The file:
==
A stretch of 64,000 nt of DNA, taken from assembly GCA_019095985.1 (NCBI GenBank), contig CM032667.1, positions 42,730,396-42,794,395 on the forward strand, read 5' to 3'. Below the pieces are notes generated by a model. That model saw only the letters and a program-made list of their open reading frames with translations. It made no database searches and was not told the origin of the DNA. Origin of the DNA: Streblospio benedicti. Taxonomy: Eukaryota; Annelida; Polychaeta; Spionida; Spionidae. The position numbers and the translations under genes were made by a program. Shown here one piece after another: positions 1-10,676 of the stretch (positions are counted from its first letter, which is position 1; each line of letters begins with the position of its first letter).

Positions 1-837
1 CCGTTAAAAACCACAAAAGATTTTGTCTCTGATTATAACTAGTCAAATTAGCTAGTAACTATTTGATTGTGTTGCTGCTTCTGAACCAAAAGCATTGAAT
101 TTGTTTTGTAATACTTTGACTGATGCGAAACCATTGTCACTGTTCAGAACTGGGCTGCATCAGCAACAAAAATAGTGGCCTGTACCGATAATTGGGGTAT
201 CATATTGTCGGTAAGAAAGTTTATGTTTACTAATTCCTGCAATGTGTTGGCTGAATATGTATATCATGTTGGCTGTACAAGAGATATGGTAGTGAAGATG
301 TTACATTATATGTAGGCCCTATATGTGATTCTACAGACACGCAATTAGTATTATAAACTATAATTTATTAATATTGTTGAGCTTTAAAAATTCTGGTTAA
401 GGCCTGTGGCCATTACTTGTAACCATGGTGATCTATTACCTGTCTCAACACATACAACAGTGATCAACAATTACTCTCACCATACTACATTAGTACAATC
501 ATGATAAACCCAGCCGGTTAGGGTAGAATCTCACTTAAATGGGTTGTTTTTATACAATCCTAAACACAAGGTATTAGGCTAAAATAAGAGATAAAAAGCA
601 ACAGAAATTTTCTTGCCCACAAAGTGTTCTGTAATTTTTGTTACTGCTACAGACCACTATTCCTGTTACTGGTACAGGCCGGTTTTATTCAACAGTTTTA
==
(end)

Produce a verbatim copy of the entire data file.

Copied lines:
A stretch of 64,000 nt of DNA, taken from assembly GCA_019095985.1 (NCBI GenBank), contig CM032667.1, positions 42,730,396-42,794,395 on the forward strand, read 5' to 3'. Below the pieces are notes generated by a model. That model saw only the letters and a program-made list of their open reading frames with translations. It made no database searches and was not told the origin of the DNA. Origin of the DNA: Streblospio benedicti. Taxonomy: Eukaryota; Annelida; Polychaeta; Spionida; Spionidae. The position numbers and the translations under genes were made by a program. Shown here one piece after another: positions 1-10,676 of the stretch (positions are counted from its first letter, which is position 1; each line of letters begins with the position of its first letter).

Positions 1-837
1 CCGTTAAAAACCACAAAAGATTTTGTCTCTGATTATAACTAGTCAAATTAGCTAGTAACTATTTGATTGTGTTGCTGCTTCTGAACCAAAAGCATTGAAT
101 TTGTTTTGTAATACTTTGACTGATGCGAAACCATTGTCACTGTTCAGAACTGGGCTGCATCAGCAACAAAAATAGTGGCCTGTACCGATAATTGGGGTAT
201 CATATTGTCGGTAAGAAAGTTTATGTTTACTAATTCCTGCAATGTGTTGGCTGAATATGTATATCATGTTGGCTGTACAAGAGATATGGTAGTGAAGATG
301 TTACATTATATGTAGGCCCTATATGTGATTCTACAGACACGCAATTAGTATTATAAACTATAATTTATTAATATTGTTGAGCTTTAAAAATTCTGGTTAA
401 GGCCTGTGGCCATTACTTGTAACCATGGTGATCTATTACCTGTCTCAACACATACAACAGTGATCAACAATTACTCTCACCATACTACATTAGTACAATC
501 ATGATAAACCCAGCCGGTTAGGGTAGAATCTCACTTAAATGGGTTGTTTTTATACAATCCTAAACACAAGGTATTAGGCTAAAATAAGAGATAAAAAGCA
601 ACAGAAATTTTCTTGCCCACAAAGTGTTCTGTAATTTTTGTTACTGCTACAGACCACTATTCCTGTTACTGGTACAGGCCGGTTTTATTCAACAGTTTTA